Anna Blume (Berlin): A Towering Brunch

Brunch,” I was told my first day in town, “is big in Berlin.”

Having just come from New York, a city where weekend brunch is practically a religion, I almost snorted, wondering how different or striking this meal could possibly be in Berlin.

As my host led me down the cobblestoned streets of the city’s fashionable Prenzlauer Berg neighborhood, however, I quickly realized my folly …

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Malepartus (Frankfurt): A Fressnarkose (Food Coma) Feast

I’m a big believer in eating in red-light districts.

In Asia at least, that’s where you can often find good food that’s fairly cheap in settings that are open deep into the night.

It turns out that this sometimes holds true even for gentrified neighborhoods that once were red-light districts — at least that’s what I discovered during a recent jaunt to Frankfurt’s Bornheim, a city district once called “Das lustige Dorf” (“The Merry Village”) because of the evening hotbed that it was more than 100 years ago …

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Kasseler Mit Puree Und Kraut: German Smoked Pork Bliss

I used to think there was nothing better than waking up in the morning to the smell of bacon frying in the kitchen.

And then I woke up one afternoon from a deliciously languorous nap, having fallen asleep with a book on my chest, to the smell of bacon frying in the kitchen.

The bacon was just the first sign of a terrific meal ahead. What was on the menu? Kasseler mit puree und kraut — smoked cured pork neck with sweet buttery mashed potatoes and bacon-inflected sauerkraut …

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Zum Bembelsche (Raunheim, Germany): Apple Wine & Schnitzel, Classic Frankfurt

Of course I landed in Frankfurt hungry. Starving, really.

Not to mention exhausted, grumpy — and did I mention famished? Which is, as you might guess, not the best combination.

With the goal being to feed me — and fast — we decided to step into a place that popped up on a road nearby. Now, as someone who tends to like researching places before I pick up a fork there, I wondered, would this random choice near the woods of Raunheim, Germany, be OK?

The sound of its name — Bembelsche, which means jug of apple wine, the local specialty — was promising though. And schnitzel was on the menu.

So hey, we thought, this can’t be bad …

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Fichtekränzi (Frankfurt): German History on a Plate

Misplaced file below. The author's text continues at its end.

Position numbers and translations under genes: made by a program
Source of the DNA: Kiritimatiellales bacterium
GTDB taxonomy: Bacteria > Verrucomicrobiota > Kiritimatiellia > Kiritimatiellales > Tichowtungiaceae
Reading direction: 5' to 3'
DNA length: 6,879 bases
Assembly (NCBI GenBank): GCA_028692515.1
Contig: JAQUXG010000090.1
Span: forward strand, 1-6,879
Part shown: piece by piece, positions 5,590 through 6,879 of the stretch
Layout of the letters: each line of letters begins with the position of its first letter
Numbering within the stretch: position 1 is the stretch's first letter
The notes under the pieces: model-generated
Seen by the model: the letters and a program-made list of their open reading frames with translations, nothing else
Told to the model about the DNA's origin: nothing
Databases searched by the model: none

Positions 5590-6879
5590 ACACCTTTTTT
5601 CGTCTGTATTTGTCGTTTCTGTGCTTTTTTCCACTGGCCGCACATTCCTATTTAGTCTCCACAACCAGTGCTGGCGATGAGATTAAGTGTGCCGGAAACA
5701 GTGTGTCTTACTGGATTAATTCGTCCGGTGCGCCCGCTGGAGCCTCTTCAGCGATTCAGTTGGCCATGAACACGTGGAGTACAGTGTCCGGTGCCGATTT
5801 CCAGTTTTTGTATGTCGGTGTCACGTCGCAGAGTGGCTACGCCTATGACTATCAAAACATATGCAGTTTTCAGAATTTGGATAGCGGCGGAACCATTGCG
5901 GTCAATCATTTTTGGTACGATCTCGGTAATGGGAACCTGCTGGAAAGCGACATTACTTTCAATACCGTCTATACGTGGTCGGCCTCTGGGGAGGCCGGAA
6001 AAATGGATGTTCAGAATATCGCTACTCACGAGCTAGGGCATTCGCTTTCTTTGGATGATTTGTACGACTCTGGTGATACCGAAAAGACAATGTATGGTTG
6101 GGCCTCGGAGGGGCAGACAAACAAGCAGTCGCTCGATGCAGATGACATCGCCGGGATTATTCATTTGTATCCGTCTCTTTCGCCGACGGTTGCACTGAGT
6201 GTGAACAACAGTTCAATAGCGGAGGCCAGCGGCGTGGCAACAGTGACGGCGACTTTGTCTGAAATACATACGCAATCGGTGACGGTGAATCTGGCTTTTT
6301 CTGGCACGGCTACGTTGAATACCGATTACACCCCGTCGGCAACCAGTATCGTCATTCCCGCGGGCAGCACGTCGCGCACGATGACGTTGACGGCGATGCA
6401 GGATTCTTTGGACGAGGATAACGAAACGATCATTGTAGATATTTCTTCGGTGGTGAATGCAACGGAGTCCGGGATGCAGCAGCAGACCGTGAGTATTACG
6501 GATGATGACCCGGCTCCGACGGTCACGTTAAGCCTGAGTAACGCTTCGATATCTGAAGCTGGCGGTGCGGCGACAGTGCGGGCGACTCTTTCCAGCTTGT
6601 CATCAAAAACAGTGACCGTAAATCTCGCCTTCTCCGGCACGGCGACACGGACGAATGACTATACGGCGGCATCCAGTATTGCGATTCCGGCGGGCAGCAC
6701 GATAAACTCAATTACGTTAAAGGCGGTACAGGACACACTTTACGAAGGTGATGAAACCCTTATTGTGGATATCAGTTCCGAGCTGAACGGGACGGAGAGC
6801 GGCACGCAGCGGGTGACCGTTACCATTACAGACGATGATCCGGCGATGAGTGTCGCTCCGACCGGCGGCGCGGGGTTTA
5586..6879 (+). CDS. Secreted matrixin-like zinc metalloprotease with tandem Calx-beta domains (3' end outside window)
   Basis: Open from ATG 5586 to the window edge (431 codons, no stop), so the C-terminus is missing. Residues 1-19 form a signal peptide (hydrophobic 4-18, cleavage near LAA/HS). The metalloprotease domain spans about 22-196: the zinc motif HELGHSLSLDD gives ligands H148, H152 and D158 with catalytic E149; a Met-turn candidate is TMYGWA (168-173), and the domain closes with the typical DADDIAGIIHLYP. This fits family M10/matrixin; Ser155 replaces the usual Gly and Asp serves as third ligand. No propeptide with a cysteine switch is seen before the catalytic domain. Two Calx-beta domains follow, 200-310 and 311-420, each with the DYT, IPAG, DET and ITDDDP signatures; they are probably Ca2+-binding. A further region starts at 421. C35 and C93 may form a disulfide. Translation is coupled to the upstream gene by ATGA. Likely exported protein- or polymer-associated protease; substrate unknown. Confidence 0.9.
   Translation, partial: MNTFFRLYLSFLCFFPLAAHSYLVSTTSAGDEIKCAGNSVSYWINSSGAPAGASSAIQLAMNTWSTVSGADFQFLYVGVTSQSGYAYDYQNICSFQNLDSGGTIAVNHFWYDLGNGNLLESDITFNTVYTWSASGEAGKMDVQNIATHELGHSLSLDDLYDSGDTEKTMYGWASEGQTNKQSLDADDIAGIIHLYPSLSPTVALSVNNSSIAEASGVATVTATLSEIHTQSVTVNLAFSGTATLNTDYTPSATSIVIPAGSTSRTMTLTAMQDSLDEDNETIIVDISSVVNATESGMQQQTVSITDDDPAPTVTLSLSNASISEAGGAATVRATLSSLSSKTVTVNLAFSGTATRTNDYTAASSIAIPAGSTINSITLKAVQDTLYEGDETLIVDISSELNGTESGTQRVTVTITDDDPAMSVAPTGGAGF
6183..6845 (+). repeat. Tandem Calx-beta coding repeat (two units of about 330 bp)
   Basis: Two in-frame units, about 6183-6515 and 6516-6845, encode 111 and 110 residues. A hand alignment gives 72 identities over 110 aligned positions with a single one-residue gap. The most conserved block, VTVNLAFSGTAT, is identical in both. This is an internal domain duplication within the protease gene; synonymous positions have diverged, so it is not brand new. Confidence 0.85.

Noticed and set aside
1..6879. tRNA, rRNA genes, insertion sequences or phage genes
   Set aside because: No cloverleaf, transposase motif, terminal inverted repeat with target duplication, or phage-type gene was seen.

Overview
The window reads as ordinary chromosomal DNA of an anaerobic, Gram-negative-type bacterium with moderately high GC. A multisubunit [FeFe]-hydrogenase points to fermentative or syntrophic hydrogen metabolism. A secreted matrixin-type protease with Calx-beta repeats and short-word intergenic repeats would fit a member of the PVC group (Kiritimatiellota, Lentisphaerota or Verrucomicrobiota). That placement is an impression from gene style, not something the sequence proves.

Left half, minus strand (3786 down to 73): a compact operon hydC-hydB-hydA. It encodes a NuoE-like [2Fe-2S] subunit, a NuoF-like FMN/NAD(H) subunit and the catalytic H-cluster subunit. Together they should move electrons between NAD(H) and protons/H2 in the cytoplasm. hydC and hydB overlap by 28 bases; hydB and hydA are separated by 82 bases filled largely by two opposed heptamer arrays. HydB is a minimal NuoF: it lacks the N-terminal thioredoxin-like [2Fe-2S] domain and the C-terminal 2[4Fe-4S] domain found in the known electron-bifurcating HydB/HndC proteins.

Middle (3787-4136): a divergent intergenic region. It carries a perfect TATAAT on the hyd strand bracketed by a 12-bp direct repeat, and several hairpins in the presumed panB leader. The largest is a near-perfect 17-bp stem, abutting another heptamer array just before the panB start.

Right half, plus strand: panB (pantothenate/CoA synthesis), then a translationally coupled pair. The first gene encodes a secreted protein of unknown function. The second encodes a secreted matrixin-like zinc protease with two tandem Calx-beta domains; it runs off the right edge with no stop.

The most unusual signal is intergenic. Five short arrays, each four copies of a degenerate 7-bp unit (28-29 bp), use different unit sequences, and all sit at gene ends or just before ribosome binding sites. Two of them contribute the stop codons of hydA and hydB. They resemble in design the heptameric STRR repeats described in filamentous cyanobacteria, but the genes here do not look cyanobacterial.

A girl’s first time in Germany and of course, old-school taverns are a must. In Frankfurt, that means one kind in particular — a traditional Äpplerkneipe, or apple wine bar. And if you’re going to check one out, it’s simply got to be Fichtekränzi.

Dating back to 1849, this place — one of the oldest apple wine bars in the city — oozes tradition. The menu is packed with schnitzel, sausage platters, pork knuckles and more, and the setting, though filled with the young and well-heeled parking their fashionable rumps on long wooden benches, is decidedly rooted in the 19th Century.

I know all this now — but before getting there, I hadn’t been told much about this place by the native Frankfurter showing me around, so I wasn’t sure what to expect as we slowly wended our way down the banks of the tranquil Main River, along a series of narrow lanes, before turning into an alley.

What lay beyond? I couldn’t wait to find out …

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German Pancakes: Comforting Kummerspeck, or “Grief Bacon”

A few months ago, I came across a term that intrigued me: Kummerspeck.

The German word means “grief bacon” (and we all know how much I love bacon). Despite its bacon reference though, the word has a rather negative connotation — it refers to weight put on due to emotional overeating.

Nonetheless, the word fascinated me — and the Let’s Lunch crew, as it turned out. So off we went, dreaming up ideas for the perfect kummerspeck …

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Pfeffernüsse: Victory Sweets

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My mother called the other day, saying she’d been thinking it was time for a change.

Time, specifically, to take down the massive German flag that’s been hanging in my girlhood bedroom in Singapore since the 1990 World Cup. (And the discovery of the wonder that is Jurgen Klinsmann.)

There were protestations, of course — the Germans were doing well in this year’s World Cup. They might win it all again! Why jinx things by folding up my precious flag?

That point, of course, is moot right now. After getting trounced by the Spanish earlier this week, the Germans take to the field today — not to fight for the World Cup. Instead, third place is theirs — if they’re lucky.

Now, when I’m stressed or depressed, I tend to storm the kitchen. So, what to make for this occasion?

“Time to write about some octopus recipes!” my friend Kevin suggested. (Given that I don’t sanction the rallying cry to grill Paul the Psychic Octopus, who predicted, to his German aquarium’s dismay, that Spain would knock Germany out of the semi-finals, I decided to ignore this.)

Something more humane, perhaps. Cookies, for example, seemed harmless enough.

And Martha Stewart had just the recipe …

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